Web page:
The Neurology of the Soul and the Patient’s Case History – Part 2

I hadn’t intended to do a Part 2, but writing about The Neurology of the Soul and the Patient’s Case History took me back to Oliver Sacks and his Facebook page, posthumously managed by the Oliver Sacks Foundation. It was there that I learned that the most famous “Hat” book by a doctor not named Seuss was released in September with a new preface that Oliver had written as an essay a couple of years ago, but had not been published until now.

From the new (2013) Preface: “The patients I described in Hat are never far from mind, and I continue to make new connections to their stories. Lilian Kallir, a renowned pianist, wrote to me some fifteen years after Hat was published, saying that she had lost the ability to recognize objects around her. She compared herself with Dr. P, though her ways of dealing with her visual problems of visual recognition were quite different from his. Lilian had a condition called posterior cortical atrophy, a term introduced years after Hat was published, to describe a specific Alzheimer-like syndrome.” (I blogged about Lilian’s story, recounted in The Mind’s Eye, here.)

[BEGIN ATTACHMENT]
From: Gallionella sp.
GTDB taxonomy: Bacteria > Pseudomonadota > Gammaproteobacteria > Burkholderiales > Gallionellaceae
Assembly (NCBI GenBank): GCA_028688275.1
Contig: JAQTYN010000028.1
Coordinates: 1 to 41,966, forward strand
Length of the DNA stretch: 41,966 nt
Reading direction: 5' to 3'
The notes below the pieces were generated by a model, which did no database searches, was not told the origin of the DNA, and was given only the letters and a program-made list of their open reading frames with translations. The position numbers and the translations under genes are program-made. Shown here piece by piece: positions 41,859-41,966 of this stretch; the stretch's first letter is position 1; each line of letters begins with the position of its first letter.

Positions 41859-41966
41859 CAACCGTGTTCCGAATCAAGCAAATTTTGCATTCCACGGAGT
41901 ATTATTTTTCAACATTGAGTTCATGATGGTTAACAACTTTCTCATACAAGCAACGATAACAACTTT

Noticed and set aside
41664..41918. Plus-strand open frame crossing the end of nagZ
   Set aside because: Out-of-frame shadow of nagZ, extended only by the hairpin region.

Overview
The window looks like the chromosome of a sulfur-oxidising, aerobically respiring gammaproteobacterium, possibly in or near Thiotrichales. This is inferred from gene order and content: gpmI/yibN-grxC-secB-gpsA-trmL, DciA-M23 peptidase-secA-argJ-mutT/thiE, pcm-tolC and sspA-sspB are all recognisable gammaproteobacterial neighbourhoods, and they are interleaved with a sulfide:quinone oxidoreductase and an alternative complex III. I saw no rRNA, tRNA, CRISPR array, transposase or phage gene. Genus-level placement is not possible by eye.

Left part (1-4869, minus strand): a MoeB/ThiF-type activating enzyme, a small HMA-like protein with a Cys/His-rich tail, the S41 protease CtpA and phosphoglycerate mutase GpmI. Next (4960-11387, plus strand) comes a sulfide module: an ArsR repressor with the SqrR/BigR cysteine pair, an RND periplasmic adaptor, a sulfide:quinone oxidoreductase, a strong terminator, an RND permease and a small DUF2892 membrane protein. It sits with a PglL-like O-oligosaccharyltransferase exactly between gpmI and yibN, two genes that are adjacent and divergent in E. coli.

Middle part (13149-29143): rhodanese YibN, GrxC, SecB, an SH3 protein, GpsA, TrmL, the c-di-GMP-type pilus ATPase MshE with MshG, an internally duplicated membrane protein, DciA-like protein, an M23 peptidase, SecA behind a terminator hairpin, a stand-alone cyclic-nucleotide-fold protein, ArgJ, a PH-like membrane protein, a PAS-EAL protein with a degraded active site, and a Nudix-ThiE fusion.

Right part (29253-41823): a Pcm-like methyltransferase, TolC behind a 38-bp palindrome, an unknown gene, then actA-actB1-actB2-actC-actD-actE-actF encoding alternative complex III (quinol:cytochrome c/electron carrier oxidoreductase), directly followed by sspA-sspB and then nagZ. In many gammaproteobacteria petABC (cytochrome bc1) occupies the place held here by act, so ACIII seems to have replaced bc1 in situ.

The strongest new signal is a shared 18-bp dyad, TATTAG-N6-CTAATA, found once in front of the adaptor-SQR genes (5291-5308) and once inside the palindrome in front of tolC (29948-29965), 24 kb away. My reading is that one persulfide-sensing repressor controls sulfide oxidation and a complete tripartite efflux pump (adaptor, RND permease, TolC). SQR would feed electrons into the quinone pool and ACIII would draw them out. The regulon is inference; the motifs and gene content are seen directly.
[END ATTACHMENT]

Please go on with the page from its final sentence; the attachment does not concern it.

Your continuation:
Oliver continues: “I no longer agree with some of the things I wrote in Hat, and in many cases I have, over time, come to look at these patients in, I hope, a more nuanced way. But for me, they all remain alive, their stories expanding and revising as all of ours do … Thus when I came to publish my own case histories in the 1970s and 1980s, it was virtually impossible to do so in medical journals, which required charts and tables, and ‘objective’ language. Longer, more personal, detailed case histories were considered archaic and ‘unscientific’. This is beginning to change again – many medical schools have introduced courses in Narrative Medicine, and whole generations of younger neurologists see the case history as a crucial part of medicine.”

Dr. Sacks concludes: “With the rise of neuroscience and all its wonders, it is even more important now to preserve the personal narrative, to see every patient as a unique being with his own history and strategies for adapting and surviving. Though our insights may evolve and change, the phenomenology of human sickness and health remains fairly constant, and case history, careful and detailed descriptions of individual patients, can never become obsolete.”

It is in that vein, as Editor-in-Chief of Vision Development & Rehabilitation, that our journal continues to accord great value to Perspective pieces and Case Reports. As proud as we are of the clinical studies that our field is increasingly publishing, we will never lose sight of the power of the clinical narrative.

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